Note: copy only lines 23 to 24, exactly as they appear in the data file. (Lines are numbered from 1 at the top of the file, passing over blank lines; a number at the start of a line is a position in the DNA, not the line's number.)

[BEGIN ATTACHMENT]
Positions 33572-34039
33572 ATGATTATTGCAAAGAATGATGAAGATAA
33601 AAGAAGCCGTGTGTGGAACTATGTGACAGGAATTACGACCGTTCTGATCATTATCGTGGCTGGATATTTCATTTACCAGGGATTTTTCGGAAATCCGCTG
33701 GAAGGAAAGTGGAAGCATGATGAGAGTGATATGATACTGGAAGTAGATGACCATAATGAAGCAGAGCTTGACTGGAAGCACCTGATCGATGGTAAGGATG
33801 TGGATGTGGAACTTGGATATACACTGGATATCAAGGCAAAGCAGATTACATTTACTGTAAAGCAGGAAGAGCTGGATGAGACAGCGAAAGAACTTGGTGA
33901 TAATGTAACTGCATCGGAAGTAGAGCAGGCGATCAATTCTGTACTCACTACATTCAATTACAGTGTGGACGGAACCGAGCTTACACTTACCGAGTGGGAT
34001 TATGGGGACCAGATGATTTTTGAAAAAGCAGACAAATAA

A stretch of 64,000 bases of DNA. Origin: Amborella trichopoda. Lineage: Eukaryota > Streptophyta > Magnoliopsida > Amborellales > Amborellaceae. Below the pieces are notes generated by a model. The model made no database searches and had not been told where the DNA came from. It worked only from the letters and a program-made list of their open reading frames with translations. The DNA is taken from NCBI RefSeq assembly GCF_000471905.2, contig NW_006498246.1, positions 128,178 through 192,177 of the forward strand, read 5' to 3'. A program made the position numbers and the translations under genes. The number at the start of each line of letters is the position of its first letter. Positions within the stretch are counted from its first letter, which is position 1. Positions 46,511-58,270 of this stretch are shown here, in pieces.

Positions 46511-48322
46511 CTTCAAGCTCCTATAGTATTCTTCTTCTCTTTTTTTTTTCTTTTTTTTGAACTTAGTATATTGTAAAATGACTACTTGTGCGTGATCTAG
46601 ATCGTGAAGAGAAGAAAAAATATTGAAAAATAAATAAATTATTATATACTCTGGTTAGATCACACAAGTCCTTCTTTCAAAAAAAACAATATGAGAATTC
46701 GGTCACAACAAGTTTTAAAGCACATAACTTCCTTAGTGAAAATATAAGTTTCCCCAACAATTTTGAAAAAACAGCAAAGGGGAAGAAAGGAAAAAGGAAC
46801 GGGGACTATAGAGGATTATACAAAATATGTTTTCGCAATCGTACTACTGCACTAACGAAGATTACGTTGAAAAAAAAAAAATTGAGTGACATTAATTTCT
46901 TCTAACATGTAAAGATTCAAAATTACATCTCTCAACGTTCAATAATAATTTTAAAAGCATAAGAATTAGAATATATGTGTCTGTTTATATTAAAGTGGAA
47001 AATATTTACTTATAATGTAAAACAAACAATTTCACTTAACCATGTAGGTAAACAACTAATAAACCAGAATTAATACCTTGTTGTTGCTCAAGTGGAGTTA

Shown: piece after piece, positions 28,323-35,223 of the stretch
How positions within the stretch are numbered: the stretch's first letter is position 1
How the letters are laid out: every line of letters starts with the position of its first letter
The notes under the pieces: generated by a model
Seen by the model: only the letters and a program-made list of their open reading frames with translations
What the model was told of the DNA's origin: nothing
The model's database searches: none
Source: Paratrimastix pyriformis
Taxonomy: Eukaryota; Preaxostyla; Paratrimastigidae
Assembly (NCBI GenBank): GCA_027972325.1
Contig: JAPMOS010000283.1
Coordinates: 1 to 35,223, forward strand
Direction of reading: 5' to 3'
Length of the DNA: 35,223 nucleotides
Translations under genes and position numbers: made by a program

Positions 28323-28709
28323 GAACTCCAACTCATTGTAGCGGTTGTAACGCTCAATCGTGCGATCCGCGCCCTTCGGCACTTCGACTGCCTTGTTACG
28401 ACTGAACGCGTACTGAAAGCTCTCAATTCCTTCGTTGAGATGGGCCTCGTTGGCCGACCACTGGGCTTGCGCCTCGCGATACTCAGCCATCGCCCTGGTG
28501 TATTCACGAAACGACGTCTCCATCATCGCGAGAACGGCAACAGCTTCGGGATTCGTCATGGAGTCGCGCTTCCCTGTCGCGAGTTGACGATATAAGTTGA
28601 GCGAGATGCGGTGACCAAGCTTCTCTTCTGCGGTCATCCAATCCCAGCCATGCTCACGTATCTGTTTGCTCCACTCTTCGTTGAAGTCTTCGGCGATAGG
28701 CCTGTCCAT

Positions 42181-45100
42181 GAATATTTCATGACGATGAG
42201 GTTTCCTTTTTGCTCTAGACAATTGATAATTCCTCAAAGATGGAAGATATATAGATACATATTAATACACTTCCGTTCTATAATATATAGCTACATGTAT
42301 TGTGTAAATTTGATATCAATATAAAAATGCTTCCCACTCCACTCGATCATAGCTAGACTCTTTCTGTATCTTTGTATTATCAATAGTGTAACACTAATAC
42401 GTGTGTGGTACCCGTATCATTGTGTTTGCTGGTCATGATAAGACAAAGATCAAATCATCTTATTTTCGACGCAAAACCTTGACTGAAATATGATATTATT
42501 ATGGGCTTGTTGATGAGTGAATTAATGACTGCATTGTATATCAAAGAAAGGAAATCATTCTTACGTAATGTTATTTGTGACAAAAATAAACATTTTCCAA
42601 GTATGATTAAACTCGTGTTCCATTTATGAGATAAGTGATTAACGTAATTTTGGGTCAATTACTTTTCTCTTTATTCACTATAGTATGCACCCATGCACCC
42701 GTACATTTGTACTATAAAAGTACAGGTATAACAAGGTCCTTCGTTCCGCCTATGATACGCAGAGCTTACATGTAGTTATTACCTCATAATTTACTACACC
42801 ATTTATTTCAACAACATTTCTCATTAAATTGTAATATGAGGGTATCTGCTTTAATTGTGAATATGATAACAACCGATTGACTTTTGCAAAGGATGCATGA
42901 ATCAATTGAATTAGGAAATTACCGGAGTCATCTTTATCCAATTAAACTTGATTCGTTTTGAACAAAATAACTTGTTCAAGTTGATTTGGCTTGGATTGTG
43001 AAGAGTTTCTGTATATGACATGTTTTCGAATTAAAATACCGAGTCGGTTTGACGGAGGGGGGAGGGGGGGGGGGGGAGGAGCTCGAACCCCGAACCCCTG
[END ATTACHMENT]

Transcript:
Source: Paratrimastix pyriformis
Taxonomy: Eukaryota; Preaxostyla; Paratrimastigidae